Drawing One Part Four Figures Project : form exercise: essential shapes -body twists, foreshortening research and my images

Looking at body twists, foreshortening and accelerated perspective

Hermaphrodite    Jacques Louis David  (French, Paris 1748–1825 Brussels)

Date:  ca. 1780 or ca. 1810
Medium:   Black chalk on paper     sourced on line (October 2013) from:  http://www.metmuseum.org/Collections/search-the-collections/459570
This sketch demonstrates both foreshortening and a twist in the body as it lies in quite an uncomfortable looking position on cushions
Accelerated perspective
One of the most famous pictures in which accelerated perspective is used to “hide” the image of the skull in the foreground( -a representative of the fragility of life) is the “Ambassadors” by Holbien:

Double Portrait of Jean de Dinteville and Georges de Slve (“The Ambassadors”), 1533.

Oil and tempera on oak, National Gallery, London.  Hans Holbien    sourced on linbe (Oct. 2013) from:   http://en.wikipedia.org/wiki/File:Hans_Holbein_the_Younger_-_The_Ambassadors_-_Google_Art_Project.jpg

Accelerated perspective can be produced by looking steeply down on the subject.

My drawings of essential shapes: all done in ten minutes or less

Views of Paul reading twisted in easy chair Pen and Ink

Paul reading

Paul reading Ink and pen

-I like the image by Degas (below) in very fine ? pencil in which the dancer’s skirt is hinted at and the block shading underlying the hatching is of very light pressure (although there are some areas of darker line around neck onto shoulder and depicting the waist and lesser intense but harder line around the arms and leg –I wonder how long he took in drawing this image?

reference –

Dancer Adjusting Her Slipper, 1873
Edgar Degas (French, 1834–1917)
Graphite heightened with white chalk on faded pink paper
sourced on line (October 2013) from:  http://metmuseum.org/toah/works-of-art/29.100.941

Similarly      Michel Angelo’s pressure on his drawing implement appears light and minimally respectful of the model and the paper on which he draws so giving the image a quiet perfection.

Studies for the Libyan Sibyl (recto); Studies for the Libyan Sibyl and a Small Sketch for a Seated Figure (verso), 1508–12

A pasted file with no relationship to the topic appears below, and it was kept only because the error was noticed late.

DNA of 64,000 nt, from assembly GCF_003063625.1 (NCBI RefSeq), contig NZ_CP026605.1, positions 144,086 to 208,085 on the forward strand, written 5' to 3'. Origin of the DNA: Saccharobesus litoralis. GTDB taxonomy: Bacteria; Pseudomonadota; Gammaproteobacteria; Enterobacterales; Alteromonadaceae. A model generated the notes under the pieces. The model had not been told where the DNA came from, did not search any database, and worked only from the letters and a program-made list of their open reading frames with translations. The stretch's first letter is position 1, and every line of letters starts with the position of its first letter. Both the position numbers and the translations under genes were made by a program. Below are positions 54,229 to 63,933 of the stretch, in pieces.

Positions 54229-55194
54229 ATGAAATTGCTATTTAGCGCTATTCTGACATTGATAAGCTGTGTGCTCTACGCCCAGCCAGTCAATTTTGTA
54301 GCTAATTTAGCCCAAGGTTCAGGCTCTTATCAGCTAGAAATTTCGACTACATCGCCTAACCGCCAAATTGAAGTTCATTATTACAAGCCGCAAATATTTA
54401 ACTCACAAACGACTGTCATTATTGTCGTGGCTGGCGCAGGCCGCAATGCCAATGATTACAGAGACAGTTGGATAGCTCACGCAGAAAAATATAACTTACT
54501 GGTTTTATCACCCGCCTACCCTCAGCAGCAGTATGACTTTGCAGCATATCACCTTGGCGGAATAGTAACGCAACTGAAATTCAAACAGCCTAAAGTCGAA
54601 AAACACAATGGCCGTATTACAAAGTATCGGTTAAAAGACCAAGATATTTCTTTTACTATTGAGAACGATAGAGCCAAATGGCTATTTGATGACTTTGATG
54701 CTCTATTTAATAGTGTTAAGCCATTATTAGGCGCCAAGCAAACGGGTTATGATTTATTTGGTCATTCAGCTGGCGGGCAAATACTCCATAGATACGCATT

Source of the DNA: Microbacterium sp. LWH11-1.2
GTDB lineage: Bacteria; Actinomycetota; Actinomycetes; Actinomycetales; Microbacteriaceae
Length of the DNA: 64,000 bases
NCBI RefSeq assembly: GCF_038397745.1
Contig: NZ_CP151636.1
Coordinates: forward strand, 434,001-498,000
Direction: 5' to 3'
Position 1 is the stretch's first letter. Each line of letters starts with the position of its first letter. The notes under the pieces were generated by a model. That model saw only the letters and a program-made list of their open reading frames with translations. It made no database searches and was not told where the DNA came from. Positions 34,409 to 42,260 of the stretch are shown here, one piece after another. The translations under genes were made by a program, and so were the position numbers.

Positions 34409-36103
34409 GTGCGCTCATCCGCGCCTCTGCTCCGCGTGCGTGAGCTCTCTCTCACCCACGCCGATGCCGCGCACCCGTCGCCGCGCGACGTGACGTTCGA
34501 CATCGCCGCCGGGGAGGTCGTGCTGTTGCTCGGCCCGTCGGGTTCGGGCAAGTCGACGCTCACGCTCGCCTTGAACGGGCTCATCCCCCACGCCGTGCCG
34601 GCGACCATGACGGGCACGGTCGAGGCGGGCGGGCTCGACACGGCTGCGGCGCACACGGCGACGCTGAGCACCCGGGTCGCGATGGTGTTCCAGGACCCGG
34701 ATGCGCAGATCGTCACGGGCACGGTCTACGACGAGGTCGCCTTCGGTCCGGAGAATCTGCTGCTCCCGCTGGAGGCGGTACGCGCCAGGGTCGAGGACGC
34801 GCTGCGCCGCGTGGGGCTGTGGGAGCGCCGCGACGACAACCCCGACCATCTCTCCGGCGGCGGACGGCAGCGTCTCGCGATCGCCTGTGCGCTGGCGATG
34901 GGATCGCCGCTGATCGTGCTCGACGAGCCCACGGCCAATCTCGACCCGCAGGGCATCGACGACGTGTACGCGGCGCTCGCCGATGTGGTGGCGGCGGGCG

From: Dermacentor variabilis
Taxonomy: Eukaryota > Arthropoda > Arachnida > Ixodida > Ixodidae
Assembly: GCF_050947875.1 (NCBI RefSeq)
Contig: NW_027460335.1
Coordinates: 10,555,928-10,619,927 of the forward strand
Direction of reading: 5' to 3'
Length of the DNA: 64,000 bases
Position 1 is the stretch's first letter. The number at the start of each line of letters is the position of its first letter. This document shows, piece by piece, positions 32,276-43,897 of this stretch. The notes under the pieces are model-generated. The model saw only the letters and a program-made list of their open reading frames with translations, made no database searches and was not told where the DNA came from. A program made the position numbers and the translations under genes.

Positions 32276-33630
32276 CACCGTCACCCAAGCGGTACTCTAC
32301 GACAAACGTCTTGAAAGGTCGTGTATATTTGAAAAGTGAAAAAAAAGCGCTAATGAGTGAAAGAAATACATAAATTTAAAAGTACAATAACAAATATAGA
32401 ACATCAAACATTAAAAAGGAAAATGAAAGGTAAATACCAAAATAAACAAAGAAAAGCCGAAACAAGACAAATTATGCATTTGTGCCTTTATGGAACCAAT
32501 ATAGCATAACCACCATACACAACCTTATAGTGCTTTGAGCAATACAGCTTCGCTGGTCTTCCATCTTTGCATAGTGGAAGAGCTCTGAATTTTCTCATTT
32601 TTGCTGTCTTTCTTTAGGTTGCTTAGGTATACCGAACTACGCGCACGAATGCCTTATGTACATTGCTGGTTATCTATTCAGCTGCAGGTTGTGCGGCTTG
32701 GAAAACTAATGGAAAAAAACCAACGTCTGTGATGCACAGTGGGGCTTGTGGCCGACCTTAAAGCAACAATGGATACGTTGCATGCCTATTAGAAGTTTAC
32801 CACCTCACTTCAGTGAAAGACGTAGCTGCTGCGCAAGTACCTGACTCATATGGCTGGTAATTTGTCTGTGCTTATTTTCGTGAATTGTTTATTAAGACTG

Michelangelo Buonarroti (Italian, 1475–1564)

Red chalk (recto); charcoal or black chalk (verso)    sourced on line (Oct 2013) from:  http://www.metmuseum.org/toah/works-of-art/24.197.2

Studies for the Libyan Sibyl (recto); Studies for the Libyan Sibyl and a Small Sketch for a Seated Figure (verso), 1508–12
Michelangelo Buonarroti (Italian, 1475–1564)
Red chalk (recto); charcoal or black chalk (verso)

In this drawing a fine and determined line in red  chalk outlines areas of very soft  and fine hatching across the back and shaded areas of limbs –these hatches appear to be overlaid with blocks of soft shades (possibly chalk rubbed in with finger or instrument).

I would like to spend longer on the life drawing in an attempt to softly represent the shade with a finer medium, although it may be my clumsy hands rather than the time factor or medium. (clumsy= Lacking physical coordination, skill, or grace; awkward.ref:http://www.thefreedictionary.com/clumsy)

Perhaps I should look at artists who have a more sculptural view of the model-perhaps their drawings are less perfect and more “clumsy”   I picked some images by Lucien Freud -his models are not perfections of human figures and he draws much more forcibly, heavier and darker -although looking closely at the image there is a lot of fine hatching and possibly block shading on heavier paper. This model hits the paper with force. I would call Freud’s picture clumsy because of subject matter not because of dexterity.

Lucien Freud portraits



Lucian Freud (1922‑2011)

Woman with an Arm Tattoo
Date 1996
MediumEtching on paper